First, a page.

In this series of five articles, we have explored the importance of risk culture, distinguished the risk culture from the organisational culture, looked at the drivers for good and bad cultures, discussed the measurement of culture, looked at the symptoms of a sickly risk culture and now we are drawing some conclusions. Links to the other articles in the series can be found at the foot of this page.
In this series of articles, I have looked at the background of 300 years of failure, the tensions between long and short-termists, some of the issues in measuring your culture and the symptoms that you should be looking out for. In this final part of this series, I am drawing some simple conclusions.
I was staggered to read on the Corporate Governance at LSE website the following statement:
“Like many policy makers, over the last few years the FMG has mainly concerned itself with addressing governance issues prevalent in the UK, Europe and the US. Now that the governance framework has improved dramatically, with the most pressing issues to the developed world having been addressed, we believe that the challenge is to now turn the debate global.”
The bold typeface is mine. If it has done nothing else, Volkswagen has wholeheartedly shown that this was incredible false optimism. And Volkswagen will not be the last corporate scandal that we will see.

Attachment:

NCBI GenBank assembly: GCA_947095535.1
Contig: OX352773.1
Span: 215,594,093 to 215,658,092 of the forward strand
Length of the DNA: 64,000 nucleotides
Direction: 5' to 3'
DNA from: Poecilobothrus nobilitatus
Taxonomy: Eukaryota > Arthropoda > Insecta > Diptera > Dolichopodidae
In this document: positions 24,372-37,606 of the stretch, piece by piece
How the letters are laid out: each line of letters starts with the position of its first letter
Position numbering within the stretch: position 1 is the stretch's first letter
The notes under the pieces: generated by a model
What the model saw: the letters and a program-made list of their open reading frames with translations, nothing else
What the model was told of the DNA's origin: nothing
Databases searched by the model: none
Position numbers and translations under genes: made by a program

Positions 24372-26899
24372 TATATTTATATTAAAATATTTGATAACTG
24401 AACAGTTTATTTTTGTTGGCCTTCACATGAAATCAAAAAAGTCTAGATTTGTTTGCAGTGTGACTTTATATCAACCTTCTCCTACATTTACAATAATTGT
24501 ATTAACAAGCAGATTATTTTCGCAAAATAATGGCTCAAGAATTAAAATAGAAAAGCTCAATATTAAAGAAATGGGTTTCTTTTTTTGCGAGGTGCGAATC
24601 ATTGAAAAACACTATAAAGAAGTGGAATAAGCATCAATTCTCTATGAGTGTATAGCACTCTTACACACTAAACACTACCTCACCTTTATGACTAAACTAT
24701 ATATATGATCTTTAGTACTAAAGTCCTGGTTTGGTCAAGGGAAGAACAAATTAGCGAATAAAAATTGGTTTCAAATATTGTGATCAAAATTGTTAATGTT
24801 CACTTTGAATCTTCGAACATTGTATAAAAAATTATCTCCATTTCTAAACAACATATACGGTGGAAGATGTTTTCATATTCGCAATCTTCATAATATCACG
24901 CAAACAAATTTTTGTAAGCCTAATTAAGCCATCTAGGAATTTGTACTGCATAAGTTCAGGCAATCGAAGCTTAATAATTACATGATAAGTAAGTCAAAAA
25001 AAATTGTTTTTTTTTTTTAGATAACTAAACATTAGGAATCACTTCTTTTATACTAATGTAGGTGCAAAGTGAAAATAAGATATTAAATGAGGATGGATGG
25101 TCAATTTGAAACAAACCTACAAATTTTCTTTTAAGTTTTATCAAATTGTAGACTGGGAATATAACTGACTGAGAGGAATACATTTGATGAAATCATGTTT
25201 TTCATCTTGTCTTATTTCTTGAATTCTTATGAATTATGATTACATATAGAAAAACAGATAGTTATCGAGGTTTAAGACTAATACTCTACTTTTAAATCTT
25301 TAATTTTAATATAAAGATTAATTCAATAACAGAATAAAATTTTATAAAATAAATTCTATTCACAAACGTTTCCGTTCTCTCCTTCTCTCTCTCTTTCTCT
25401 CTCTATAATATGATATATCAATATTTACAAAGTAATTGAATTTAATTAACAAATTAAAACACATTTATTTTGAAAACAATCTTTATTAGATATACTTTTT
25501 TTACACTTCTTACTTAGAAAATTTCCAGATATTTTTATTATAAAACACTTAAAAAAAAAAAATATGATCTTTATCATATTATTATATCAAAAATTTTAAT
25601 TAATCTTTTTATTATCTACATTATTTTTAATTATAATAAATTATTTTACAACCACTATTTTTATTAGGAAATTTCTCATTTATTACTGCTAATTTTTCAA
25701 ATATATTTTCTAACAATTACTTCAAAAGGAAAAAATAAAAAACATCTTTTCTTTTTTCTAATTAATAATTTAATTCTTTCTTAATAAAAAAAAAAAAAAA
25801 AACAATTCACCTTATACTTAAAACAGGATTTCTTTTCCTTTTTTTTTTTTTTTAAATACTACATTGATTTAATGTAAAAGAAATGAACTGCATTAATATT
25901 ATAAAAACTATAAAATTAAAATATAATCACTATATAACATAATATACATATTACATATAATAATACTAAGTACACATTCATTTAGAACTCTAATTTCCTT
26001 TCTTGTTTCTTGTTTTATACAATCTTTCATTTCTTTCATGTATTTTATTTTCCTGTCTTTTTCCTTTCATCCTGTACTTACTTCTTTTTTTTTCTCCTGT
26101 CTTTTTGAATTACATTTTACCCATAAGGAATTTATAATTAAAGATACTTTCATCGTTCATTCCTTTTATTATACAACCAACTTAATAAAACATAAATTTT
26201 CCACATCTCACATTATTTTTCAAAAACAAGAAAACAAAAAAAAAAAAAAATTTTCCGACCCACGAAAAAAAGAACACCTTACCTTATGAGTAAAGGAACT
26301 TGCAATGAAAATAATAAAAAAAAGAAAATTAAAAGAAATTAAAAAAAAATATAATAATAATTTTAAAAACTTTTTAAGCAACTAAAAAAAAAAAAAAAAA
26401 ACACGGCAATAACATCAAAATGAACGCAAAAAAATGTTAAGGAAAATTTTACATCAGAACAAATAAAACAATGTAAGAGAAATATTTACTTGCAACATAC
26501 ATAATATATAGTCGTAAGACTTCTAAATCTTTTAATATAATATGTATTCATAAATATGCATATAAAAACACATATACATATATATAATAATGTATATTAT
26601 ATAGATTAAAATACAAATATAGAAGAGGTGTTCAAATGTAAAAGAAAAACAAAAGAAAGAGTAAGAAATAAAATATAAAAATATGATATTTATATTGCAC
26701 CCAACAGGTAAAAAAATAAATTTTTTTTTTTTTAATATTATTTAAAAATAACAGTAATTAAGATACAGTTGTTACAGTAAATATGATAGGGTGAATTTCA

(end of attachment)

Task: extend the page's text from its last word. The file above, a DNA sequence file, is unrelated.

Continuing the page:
It is high time that we reinforced some key concepts:
- Risk Control is not the same as Risk Management. Risk Control is simply Internal Control rebranded. Risk Management is about dealing with the future.
- Risk Culture is not just an integral part of the organisational culture. The organisational culture is made up of the accretions of past activities and is firmly rooted in the past. The risk culture is about dealing with the multiple futures of the organisation and managing them to best advantage. Those stuck in the past are unable to survive and will fail. And yet those that only live in the future will fail in the present.
- Those that live in the past with strong organisational cultures but fail to recognise the future because of weak risk cultures will develop problems because they have a high need for control that prevents them from undertaking change meaning that they will die out like the dinosaurs that they have become.
I am suggesting that risk management needs to be about multiple futures and managing them to best advantage. This is not a simple internal control issue, but rather it is a strategic necessity. It implies a need to move away from the sole focus on today’s issues to a balanced look at today’s AND tomorrow’s concerns. This demands a healthy and vibrant risk culture as well as a good organisational culture for dealing with today’s issues.
We are able to use our technology-enabled approach to identify and analyse Risk Conversations which in turn will help organisations to move forwards towards a vibrant, healthy risk culture. Run a Risk Conversations CT Scan for your organisation before it is too late and the cancerous tissues have spread throughout the organisation.
The rest of this series can be found here:
- Part 1: 300 years of failure
- Part 2: Long term versus short term
- Part 3: Measuring your culture
- Part 4: Signs of problems
If you would like to find out more about Risk Conversations, then contact us here.